Building Blocks of a Data-Driven Organization
- By Jonathan Buckley
- November 5, 2015
Organizations have seen the value that big data can add. It’s no mistake that so many businesses have chosen to adopt big data solutions in recent years, since the potential those solutions bring can be monumental. Success always seems right around the corner when using big data, but too often, success can be hard to come by. One study from Capgemini showed that for all the organizations enacting big data initiatives, only 13 percent of them ever achieve full-scale production. Just over one-fourth (27 percent) of executives say their big data initiatives are actually successful. These numbers may be alarming, but they shouldn’t be surprising. Businesses may want to use big data, but that doesn’t mean they know how to use it. Success often comes down to how data-driven an organization is, and this frequently requires starting from scratch and building from the ground up. It might be a large undertaking, but adopting certain building blocks can prove to be crucial in creating a data-driven organization.
Capturing Big Data
To become an effective data-driven organization, businesses need to have the data in the first place. That’s why capturing that data is so important. The advent of Hadoop has made it possible to collect large stores of structured and unstructured data that can yield new insights for the organization. By reducing data siloes and considering new data sources to capture and analyze, businesses can begin to use data in more aspects of decision making.
Creating Access to Data
Once the data is in hand, organizations need to ensure employees at all levels have access to it. We’ve quickly moved beyond a time when only data scientists and analysts should be involved in data decisions. To become a data-driven organization, every worker will need to use big data. The more access employees have to it, the more value it will unleash. A number of challenges crop up when making this happen, including the tools involved being too complex or training requirements taking too much time. Organizations can solve some of these challenges by investing in a self-service platform featuring new tools and technologies that make accessing and using data much easier.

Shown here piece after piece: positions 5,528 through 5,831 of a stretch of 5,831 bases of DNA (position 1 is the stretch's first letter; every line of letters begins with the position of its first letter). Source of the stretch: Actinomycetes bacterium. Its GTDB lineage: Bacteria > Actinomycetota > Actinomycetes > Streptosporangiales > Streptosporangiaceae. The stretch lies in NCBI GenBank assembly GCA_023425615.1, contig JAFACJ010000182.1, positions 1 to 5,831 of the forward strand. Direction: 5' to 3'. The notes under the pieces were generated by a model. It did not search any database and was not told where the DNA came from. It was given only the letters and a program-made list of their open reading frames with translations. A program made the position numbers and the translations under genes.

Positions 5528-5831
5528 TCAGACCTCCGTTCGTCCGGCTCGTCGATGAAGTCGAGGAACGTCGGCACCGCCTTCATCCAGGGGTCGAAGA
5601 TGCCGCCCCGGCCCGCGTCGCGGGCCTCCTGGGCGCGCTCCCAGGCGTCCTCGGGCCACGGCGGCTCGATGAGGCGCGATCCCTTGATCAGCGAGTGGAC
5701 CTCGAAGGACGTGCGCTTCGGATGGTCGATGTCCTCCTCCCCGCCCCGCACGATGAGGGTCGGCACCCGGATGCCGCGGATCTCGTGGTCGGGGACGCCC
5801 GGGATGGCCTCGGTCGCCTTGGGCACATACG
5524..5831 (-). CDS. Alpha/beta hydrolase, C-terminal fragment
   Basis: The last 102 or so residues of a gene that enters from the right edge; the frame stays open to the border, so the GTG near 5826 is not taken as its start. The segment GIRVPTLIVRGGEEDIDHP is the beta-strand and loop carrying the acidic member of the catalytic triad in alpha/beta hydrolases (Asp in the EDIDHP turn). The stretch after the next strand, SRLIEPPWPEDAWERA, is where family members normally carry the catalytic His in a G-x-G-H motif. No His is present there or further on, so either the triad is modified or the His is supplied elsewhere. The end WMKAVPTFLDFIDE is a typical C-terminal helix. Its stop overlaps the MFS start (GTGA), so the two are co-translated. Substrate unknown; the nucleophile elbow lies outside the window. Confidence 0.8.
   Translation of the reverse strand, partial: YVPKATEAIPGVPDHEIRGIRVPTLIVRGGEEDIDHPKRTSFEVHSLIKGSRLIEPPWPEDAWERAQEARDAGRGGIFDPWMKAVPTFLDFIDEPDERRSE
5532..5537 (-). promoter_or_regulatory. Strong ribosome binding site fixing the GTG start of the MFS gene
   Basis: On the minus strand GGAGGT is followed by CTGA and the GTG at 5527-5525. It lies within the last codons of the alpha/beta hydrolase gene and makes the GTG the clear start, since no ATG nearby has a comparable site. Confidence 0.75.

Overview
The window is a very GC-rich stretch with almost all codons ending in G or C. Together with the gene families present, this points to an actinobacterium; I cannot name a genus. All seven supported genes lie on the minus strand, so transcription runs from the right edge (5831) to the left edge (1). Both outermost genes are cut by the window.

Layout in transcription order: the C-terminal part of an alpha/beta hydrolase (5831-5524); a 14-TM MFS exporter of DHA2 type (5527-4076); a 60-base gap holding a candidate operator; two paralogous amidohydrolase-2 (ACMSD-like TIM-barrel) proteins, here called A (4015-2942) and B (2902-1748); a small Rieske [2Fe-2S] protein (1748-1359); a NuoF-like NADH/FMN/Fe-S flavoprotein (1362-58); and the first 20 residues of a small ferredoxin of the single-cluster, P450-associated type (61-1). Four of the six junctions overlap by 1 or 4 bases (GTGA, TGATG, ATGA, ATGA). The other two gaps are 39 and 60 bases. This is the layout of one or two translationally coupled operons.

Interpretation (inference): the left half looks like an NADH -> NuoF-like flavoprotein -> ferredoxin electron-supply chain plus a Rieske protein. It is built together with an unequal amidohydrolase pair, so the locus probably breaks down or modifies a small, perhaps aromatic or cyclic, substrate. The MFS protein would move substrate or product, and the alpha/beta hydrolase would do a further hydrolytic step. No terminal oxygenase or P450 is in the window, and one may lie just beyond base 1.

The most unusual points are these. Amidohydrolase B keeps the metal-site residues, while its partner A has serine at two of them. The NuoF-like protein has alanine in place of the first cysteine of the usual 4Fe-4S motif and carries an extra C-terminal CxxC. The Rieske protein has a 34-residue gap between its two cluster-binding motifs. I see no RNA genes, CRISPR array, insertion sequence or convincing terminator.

Empowering Data Decisions
Once employees have access to the data they need, when they need it, the organization should encourage them to derive their own insights from it. In other words, they should be empowered to come up with individual insights that may help to transform and benefit the organization. Enacting such a strategy effectively turns every employee into a vital decision maker, someone who won’t need approval from executives or managers to make the most of the unique insights they generate from big data. Without that empowerment, the data will remain stagnant and unused.
Adopting the Best Technology
Analyzing and discovering insights from vast amounts of structured and unstructured data requires having the right technology on hand. This is especially the case for organizations that wish to deploy their own big data infrastructure on-site. There are many different options that businesses can use. Apache Spark, Hadoop, Hive, and others are just the start, with many of those services and more being offered through cloud solutions. With the right technology, organizations can be confident their insights are accurate and decisive. The main challenge is finding the expertise to deploy and integrate these tools and technologies, but the value that comes from them can often justify the resources expended.
Many businesses may have the goal of becoming a data-driven organization, but without these building blocks, they will most likely flounder in the tidal wave of data they’ll be collecting. Utilizing big data requires careful planning and a detailed strategy. That’s why businesses need to take the right steps toward capturing data, making it accessible to all employees, giving those employees the power to make decisions, and integrating the technology that allows those decisions to be made in the first place. By employing these building blocks, organizations place themselves in a much better position to take advantage of big data’s benefits.